Pittman is especially eloquent when writing and talking about Florida’s fragile ecology. During his years as an environmental journalist at the St. Petersburg Times (now the Tampa Bay Times), he won the Waldo Proffitt Award for Distinguished Environmental Journalism in Florida four times, and the top investigative reporting award from the Society of Environmental Journalists twice. His first book, co-written with fellow Times investigative reporter Matthew Waite, addressed Florida’s vanishing wetlands. In 2020 Pittman was dubbed a Florida Literary Legend by the Florida Heritage Book Festival.
All of his books — he’s written six — have been about the state’s wildlife in one form or another, from panthers (Cat Tale), orchids (The Scent of Scandal), and manatees (Manatee Insanity) to Florida’s cowboys. In “Dying Every Night at the Rodeo,” one of the essays in his latest book, The State You’re In: Florida Men, Florida Women and Other Wildlife, he talks about another form of wildlife – the Florida cowboy in post-Civil War Florida described by 19th century visual artist and writer Frederic Remington as “wild-looking individuals, whose hanging hair and drooping hats and generally bedraggled appearance would remind you at once of Spanish moss.”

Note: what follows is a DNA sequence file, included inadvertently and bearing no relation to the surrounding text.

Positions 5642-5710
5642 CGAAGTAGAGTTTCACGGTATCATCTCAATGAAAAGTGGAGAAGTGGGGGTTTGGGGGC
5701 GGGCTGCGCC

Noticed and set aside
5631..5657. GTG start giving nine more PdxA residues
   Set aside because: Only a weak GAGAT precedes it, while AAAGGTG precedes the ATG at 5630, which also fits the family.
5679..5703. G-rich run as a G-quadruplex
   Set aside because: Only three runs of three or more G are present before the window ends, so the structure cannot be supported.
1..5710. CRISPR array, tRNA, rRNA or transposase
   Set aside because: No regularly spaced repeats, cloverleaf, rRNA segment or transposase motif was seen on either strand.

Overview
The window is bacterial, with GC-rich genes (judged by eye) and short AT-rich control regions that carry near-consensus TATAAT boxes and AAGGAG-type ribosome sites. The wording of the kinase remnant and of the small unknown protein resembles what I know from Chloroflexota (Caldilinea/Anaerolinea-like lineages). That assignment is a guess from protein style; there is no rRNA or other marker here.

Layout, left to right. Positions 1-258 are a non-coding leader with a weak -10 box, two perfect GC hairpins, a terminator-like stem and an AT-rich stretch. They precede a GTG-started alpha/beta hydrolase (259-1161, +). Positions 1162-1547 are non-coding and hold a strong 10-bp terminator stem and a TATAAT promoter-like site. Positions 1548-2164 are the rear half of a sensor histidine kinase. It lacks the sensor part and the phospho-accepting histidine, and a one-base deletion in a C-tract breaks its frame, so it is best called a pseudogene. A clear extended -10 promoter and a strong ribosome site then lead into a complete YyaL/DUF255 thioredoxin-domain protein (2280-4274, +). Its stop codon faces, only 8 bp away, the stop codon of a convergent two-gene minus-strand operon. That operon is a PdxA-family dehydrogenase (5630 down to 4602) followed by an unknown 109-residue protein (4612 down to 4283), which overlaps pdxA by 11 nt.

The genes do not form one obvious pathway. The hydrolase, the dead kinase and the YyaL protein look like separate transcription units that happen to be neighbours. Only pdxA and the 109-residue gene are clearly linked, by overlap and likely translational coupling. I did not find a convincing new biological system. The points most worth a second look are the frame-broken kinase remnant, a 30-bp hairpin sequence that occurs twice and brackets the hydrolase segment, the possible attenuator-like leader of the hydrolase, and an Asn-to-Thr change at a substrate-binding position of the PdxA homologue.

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At a recent talk at the James Museum of Western and Wildlife Art in St. Petersburg entitled Five Hundred Years of Cattle Ranching in Florida, Pittman returned again to the link between cattle ranching and keeping Florida green, pointing out how valuable the state’s ranchlands were in keeping the state’s natural habitats intact — prairies, maiden cane marshes, live oak hammocks, cabbage islands and longleaf pine savannas that attract the state’s wildlife, some of it rare or endangered.